AI-Generated Content & A11Y

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AI-Generated Content & A11Y

With AI-generated content proliferating, adaptive marketers and writers must refine what is produced to ensure accessibility and WCAG compliance.

Sep 27, 2023

Developments in artificial intelligence have only sped up in the past year since the release of AI content-generation tools such as ChatGPT, Bing Chat, Google Bard, and YouChat, to name a few.

Hundreds more AI tools have proliferated, as well, augmenting everything from graphic design, editing, website design, coding, inbound marketing, researching, image generation, and even music creation.

Historically, technological advancements have dramatically increased accessibility for people with disabilities. Just reflect on the incredible boon the recent expansion of remote work opportunities has been for professionals with disabilities, for instance.

In the realm of written content creation, AI is scrambling the industry.

But for accessibility-minded content creators, what implications does AI-generated content hold for the disabilities community?

Accessibility Issues With AI-Generated Content

Since AI relies on deep learning—studying real-life examples of human writing—to form text it predicts you’ll want, AI-generated content will often recreate accessibility issues that have plagued us for decades. In a word, it can perpetuate exclusionary language or depend on language models that are frustrating for people living with disabilities.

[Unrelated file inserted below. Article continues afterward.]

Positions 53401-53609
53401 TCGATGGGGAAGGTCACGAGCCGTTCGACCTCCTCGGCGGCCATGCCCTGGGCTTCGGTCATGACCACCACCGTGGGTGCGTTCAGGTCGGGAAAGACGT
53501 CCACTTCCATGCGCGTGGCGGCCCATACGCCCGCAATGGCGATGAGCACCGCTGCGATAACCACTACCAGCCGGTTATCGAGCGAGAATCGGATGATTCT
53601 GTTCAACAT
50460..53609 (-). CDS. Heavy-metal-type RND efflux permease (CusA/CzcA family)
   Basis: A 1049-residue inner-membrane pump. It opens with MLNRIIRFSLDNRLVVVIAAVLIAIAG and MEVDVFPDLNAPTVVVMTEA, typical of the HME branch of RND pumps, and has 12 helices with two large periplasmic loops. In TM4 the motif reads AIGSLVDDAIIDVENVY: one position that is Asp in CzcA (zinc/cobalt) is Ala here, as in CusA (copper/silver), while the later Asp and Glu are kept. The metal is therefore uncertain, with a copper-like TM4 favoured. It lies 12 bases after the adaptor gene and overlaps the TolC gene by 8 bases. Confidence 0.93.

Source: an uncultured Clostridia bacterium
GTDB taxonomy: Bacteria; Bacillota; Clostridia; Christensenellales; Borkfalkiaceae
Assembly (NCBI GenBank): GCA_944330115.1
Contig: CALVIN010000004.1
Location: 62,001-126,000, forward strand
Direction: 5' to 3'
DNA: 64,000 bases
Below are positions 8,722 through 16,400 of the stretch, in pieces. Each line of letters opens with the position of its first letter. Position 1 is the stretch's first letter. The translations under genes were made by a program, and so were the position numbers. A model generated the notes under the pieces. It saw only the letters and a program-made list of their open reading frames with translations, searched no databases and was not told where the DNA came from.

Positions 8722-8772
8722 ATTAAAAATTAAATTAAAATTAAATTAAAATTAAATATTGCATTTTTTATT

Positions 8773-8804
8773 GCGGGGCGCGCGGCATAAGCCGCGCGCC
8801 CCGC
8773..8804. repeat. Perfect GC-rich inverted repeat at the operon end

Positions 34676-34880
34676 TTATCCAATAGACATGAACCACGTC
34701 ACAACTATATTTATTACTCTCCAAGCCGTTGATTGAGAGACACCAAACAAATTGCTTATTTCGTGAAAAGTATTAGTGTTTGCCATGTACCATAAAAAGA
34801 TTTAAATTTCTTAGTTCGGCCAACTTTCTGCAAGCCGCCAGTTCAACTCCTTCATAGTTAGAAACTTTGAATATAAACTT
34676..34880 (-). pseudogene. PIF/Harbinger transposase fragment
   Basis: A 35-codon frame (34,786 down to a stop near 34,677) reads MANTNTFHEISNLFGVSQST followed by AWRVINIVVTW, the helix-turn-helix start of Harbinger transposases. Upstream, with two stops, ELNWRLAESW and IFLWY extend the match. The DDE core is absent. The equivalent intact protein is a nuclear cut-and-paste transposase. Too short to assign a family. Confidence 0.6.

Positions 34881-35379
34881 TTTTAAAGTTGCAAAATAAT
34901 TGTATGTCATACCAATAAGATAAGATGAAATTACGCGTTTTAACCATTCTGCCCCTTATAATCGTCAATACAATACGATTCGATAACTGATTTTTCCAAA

Plus, it may not abide by other global standards for accessible design.

Reflecting Language Preferences Is a Tricky Task for AI Tools

For instance, AI processes how humans have used language in the past. In fact, some AI tools are only scouring online information from up to two years ago. So, it may not account for recent shifts in language. Although people-first language was introduced in the 1980s, its usage has increased significantly in recent years.

Will AI tools integrate all of that progress?

In most cases, AI language models are likely to catch longer-standing changes, such as people-first language, but what about more unsettled language shifts currently underway? Depending on the language you input when generating AI content, you’re just as likely to get “autistic” or “has aspergers” as you are “neurodivergent” or “on the spectrum.”

Plus, given how much the language you use depends on someone’s personal preferences, AI tools often can’t detect which terms are more appropriate in a particular context.

Although people-first language is generally recommended by the “Disability Style Guide” maintained by the National Center on Disability and Journalism at Arizona State University’s Walter Cronkite School of Journalism and Mass Communications, disagreements over terminology remain.

For instance, some professionals with disabilities prefer being described as an “autistic person,” because autism is so endemic to who they are as a person, while others self-identify as “a person with autism,” because they feel they are so much more than their medical diagnosis.